Parenting

How To Stop Being The Default Parent Once And For All

Doing too much of the emotional and mental work in your household? Here's how to make a change.

According to a new Gallup report released on Wednesday, women in committed heterosexual relationships are as likely as their partners to work outside the home, and yet they’re still more likely to do more work at home, too. Women are more likely to clean the house, prepare meals and care for children on a daily basis, Gallup said. And women report they’re doing more of the “cognitive” household stuff as well, like anticipating needs (e.g., buying and switching out clothing) and making decisions.

Of course, being the so-called “default parent” isn’t really a problem unless it’s a problem for the person doing all that work, whether they’re in a same-sex relationship, divorced co-parents, or something else. But when the weight of it all — the scheduling of doctor’s appointments and playdates, the cooking, the remembering which kid likes what and who has a big math project due tomorrow, and on and on — begins to crush one parent, it’s time for a change.

So how do you start offloading some of your emotional labor as a parent? And how do you make big changes without starting big fights? Here are five expert tips on making it happen.

One note: Emotional labor has been a big buzzword in recent years, and there’s some confusion about what it actually means. Some people use it to refer broadly to the silent, unpaid work done to keep households and families humming. Others — including the sociologist who coined the term — say we should stick more to its original meaning of needing to suppress your emotions while doing your paid job. We’re using it pretty loosely and interchangeably here with the idea of being the default parent.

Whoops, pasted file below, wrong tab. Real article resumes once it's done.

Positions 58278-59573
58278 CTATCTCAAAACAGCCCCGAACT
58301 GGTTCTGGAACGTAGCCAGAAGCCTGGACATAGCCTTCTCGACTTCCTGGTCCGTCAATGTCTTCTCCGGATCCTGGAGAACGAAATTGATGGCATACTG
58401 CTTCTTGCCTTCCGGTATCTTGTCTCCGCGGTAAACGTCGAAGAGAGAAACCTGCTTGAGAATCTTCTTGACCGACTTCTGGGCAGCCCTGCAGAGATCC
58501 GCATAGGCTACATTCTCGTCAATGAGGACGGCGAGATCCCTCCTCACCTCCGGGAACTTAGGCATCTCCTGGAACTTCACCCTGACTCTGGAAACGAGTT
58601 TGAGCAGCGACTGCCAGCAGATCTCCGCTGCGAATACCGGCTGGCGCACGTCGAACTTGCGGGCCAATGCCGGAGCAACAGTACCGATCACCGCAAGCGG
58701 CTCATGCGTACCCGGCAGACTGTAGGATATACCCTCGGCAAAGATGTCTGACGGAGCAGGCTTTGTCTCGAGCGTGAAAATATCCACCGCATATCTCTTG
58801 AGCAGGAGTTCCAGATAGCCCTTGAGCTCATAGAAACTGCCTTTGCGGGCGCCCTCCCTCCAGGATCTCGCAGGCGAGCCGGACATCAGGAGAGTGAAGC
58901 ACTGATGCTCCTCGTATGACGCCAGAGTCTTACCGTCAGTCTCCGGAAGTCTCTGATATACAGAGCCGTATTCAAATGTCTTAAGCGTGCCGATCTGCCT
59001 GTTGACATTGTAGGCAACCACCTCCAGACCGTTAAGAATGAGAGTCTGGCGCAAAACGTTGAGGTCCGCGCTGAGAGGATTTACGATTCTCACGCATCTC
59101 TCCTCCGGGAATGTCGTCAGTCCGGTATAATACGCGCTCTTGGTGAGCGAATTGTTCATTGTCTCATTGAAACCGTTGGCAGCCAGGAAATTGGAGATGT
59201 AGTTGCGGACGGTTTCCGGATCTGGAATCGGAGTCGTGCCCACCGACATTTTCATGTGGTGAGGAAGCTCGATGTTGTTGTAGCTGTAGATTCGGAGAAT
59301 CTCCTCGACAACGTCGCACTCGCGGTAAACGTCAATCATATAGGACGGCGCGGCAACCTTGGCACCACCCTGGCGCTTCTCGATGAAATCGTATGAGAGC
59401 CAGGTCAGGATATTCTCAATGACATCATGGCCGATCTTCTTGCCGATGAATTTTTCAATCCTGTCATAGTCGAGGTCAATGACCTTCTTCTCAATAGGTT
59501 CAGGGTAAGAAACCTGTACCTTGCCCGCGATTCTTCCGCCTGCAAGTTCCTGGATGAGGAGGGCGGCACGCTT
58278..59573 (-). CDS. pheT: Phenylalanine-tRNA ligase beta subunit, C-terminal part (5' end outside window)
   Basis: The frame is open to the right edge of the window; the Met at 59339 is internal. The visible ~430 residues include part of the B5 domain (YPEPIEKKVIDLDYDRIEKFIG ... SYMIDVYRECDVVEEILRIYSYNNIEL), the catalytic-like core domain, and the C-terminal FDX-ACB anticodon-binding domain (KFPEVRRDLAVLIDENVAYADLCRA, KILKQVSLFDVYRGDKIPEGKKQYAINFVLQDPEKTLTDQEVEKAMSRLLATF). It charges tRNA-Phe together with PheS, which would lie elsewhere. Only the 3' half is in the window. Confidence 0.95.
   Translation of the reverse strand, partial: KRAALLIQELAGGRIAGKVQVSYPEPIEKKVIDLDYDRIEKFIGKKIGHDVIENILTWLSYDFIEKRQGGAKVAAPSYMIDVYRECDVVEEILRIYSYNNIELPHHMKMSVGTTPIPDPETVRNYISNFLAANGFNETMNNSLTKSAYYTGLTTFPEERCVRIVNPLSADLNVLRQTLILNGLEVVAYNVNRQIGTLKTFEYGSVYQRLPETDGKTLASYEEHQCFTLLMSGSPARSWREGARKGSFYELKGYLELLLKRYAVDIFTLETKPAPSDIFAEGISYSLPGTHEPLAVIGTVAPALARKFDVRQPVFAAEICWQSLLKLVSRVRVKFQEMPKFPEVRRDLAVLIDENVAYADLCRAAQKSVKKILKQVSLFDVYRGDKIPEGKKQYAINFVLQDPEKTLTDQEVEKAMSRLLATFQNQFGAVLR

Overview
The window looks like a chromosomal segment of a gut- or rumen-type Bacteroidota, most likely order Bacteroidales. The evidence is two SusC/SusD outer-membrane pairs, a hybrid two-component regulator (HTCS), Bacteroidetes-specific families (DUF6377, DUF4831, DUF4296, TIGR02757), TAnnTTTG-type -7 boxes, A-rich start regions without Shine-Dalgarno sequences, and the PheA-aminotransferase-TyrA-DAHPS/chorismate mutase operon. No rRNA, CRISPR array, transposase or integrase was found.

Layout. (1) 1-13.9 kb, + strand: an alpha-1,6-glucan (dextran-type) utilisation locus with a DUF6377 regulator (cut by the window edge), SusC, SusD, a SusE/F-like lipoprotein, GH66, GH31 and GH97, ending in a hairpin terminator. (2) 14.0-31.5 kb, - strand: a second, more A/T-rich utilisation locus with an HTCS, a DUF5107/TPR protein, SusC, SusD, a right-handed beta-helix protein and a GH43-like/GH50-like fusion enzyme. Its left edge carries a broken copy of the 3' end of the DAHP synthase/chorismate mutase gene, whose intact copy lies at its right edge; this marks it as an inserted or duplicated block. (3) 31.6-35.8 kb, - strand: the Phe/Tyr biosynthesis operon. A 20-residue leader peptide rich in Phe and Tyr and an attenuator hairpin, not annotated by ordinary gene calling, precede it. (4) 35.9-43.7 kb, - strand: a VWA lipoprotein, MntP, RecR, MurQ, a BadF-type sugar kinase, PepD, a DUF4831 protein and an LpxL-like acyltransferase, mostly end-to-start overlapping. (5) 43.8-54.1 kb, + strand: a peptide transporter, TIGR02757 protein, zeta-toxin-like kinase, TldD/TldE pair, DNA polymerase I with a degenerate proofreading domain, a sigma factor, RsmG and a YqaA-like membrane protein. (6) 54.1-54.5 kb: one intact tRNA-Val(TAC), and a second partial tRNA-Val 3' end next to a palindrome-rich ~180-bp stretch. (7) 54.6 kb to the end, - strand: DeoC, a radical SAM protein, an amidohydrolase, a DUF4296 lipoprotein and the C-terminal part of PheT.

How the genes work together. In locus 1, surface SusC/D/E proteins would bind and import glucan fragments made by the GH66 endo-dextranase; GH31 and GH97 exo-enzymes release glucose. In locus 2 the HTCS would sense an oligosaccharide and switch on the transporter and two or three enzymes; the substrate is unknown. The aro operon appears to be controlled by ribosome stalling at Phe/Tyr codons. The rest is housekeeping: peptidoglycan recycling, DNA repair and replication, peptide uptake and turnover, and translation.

1. To start, ditch the idea of a 50/50 partnership.

Conversations around fairness at home are often predicated on the idea that a 50/50 split is fair. And anything short of that kind of perfect split means one parent is being saddled with too much. But Eve Rodsky, a lawyer, mother and author of “Fair Play” — a book that helps couples divvy up domestic responsibilities — says 50/50 is basically BS.

“What is fair is not always equal, and what is equal is not always fair,” Rodsky told HuffPost. “Throw out 50/50.”

If you have, say, 100 different household and child-related tasks that have to get done in any given week, it’s hiiiiighly unlikely that one of you will take 50 and the other will take 50, and voila! What you need to do is sit down and proactively divide up tasks, really specifically spelling out what needs to get done and who is going to do it. Like: “You will own taking out the garbage and I will own getting the kids out the door in the morning.”

2. Have those conversations about who owns what task when you’re calm.

Conversations around resentment and domestic life tend to happen in the heat of the moment, says Rachel Sussman, a New York-based therapist and author of “The Breakup Bible: The Smart Woman’s Guide to Healing from a Breakup or Divorce.” But that’s the worst time and way to do it.

“You definitely want to approach it when you’re both calm, and you want to do it as soon as you realize you’ve started building up feelings of resentment,” Sussman said.